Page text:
Just as politics fall outside the purview of this blog, so do questions of religion. Your correspondent has definite opinions in the matter, and, ultimately, all questions of religion fall into the realm of opinion. Mine may not be particularly more or less relevant than yours, and are quite beside the point in the bargain.
However, I should confess (such an apropos locution when discussing religion) that Art has always provided the comfort and solace for me usually supplied by monotheistic faith. My “religious conversion” occurred during a reading of Oscar Wilde’s The Picture of Dorian Gray in my early boyhood.
In the heavily scented and mysterious 11th Chapter, Wilde details the various forms taken by Dorian’s aestheticism. While much of it was heavily ornamented puffery, I was struck by this passage: “But it appeared to Dorian Gray that the true nature of the senses had never been understood, and that they had remained savage and animal merely because the world had sought to starve them into submission or to kill them by pain, instead of aiming at making them elements of a new spirituality, of which a fine instinct for beauty was to be the dominant characteristic.”
That phrase – “a new spirituality, of which a fine instinct for beauty was to be the dominant characteristic” – has haunted me for decades. I have been trying to define my spirituality along the same lines ever since.
These thoughts came back to me as I read God is Not Great by Christopher Hitchens. It would be a difficult thing indeed to find two more disparate individuals that Wilde and Hitchens. Wilde was a consummate artist while still being one of the great comedians of the language. He never drew his sword to draw blood, but, more as a bodkin with which to point for ironic effect. Hitchens, on the other hand, is a very public intellectual who delights in the fight. In fact, I believe that Hitchens produces his best work when he is angriest, and longs to bloody his boxing gloves before hanging them up.
Wilde laughs; Hitchens lunges. Both are remarkable minds.
Imagine, then, my surprise, when I saw the lesson of Wilde in God is Not Great. In this masterful refutation of religious thinking, dogma and tradition, Hitchens cheerfully enumerates the spiritual consolations he finds more satisfying than religion: “It does not matter to me whether Homer was one person or many, or whether Shakespeare was a secret Catholic or a closet agnostic. I should not feel my own world destroyed if the greatest writer about love and tragedy and comedy and morals was finally revealed to have been the Earl of Oxford all along, though I must add that sole authorship is important to me and I would be saddened and diminished to learn that Bacon had been the man. Shakespeare has much more moral salience than the Talmud or the Koran or any account of the fearful squabbles of Iron Age tribes. But there is a great deal to be learned and appreciated from the scrutiny of religion, and one often finds oneself standing atop the shoulders of distinguished writers and thinkers who were certainly one’s intellectual and sometimes even one’s moral superiors. Many of them, in their own time, had ripped away the disguise of idolatry and paganism, and even risked martyrdom for the sake of disputes with their own coreligionists. However, a moment in history has now arrived when even a pygmy such as myself can claim to know more – through no merit of his own – and to see that the final ripping of the whole disguise is overdue. Between them, the sciences of textual criticism, archaeology, physics, and molecular biology have shown religious myths to be false and man-made and have also succeeded in evolving better and more enlightened explanations. The loss of faith can be compensated by the newer and finer wonders that we have before us, as well as by immersion in the near-miraculous works of Homer and Shakespeare and Milton and Tolstoy and Proust, all of which was also “man-made” (though one sometimes wonders, as in the case of Mozart). I can say this as one whose own secular faith has been shaken and discarded, not without pain.”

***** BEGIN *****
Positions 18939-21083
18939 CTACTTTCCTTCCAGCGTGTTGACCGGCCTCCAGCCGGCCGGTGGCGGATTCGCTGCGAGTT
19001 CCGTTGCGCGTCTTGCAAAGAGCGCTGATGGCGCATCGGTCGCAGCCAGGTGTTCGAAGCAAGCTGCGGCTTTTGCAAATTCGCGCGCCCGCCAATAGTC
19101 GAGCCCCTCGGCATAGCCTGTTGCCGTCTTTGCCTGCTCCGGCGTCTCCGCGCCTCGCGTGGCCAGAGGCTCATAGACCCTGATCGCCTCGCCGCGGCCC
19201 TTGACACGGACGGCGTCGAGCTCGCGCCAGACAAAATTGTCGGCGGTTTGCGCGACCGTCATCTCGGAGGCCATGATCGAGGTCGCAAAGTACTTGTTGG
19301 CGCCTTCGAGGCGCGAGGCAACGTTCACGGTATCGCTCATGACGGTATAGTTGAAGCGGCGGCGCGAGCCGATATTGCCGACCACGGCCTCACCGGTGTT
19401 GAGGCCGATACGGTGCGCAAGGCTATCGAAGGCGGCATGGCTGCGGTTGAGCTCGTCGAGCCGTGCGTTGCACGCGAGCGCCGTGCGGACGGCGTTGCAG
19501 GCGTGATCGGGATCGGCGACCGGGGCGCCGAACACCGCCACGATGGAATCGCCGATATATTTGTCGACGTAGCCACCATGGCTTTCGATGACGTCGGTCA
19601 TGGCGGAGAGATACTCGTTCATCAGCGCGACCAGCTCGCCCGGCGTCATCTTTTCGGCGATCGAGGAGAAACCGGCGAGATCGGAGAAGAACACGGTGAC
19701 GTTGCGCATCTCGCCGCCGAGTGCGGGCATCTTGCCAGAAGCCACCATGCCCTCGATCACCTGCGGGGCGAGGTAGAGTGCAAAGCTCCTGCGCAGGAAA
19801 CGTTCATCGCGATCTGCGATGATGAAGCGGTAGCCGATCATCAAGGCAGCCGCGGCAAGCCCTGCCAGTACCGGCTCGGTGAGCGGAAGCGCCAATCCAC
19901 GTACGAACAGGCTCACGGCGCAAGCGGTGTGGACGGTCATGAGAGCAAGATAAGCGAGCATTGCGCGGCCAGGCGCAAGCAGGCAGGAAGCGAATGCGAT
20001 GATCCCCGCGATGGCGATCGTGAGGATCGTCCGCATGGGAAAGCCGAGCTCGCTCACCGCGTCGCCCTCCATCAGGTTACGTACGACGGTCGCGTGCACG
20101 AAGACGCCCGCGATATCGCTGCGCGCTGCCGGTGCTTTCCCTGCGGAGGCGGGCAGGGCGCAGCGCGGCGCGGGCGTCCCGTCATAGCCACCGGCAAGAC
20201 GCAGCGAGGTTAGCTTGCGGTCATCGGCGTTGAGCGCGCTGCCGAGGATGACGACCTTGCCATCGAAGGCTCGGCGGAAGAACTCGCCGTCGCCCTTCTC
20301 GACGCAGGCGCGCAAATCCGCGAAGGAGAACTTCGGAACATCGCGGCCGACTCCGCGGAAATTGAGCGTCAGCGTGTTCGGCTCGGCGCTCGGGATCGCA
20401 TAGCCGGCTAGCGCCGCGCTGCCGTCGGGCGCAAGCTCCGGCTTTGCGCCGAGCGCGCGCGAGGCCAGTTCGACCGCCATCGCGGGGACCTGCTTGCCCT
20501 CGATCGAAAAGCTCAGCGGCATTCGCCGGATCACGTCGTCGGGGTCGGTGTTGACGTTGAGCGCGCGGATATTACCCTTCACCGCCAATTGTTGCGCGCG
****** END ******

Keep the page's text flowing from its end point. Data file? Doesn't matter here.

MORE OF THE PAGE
This is fine stuff. Finer still is his dismissal of religious texts in favor of Art: “We are not immune to the lure of wonder and mystery and awe: we have music and art and literature, and find that the serious ethical dilemmas are better handled by Shakespeare and Tolstoy and Schiller and Dostoyevsky and George Eliot than in the mythical morality tales of the holy books. Literature, not scripture, sustains the mind and – since there is no other metaphor – also the soul.”
On other hands, these assertions could become arch, or, worse, strident. Into these pits Hitchens never falls. Wilde, also in Dorian Gray, wrote: “There is no such thing as a moral or immoral book. Books are well written or badly written. That is all.”
God is Not Great is very well written, indeed. Hitchens is a lucid stylist with a clear and reasoned line of argument. There are moments where his pleas for a New Age of Enlightenment inspire the reader to be more attuned to human achievement and more skeptical of anti-human dogma. This is an important book.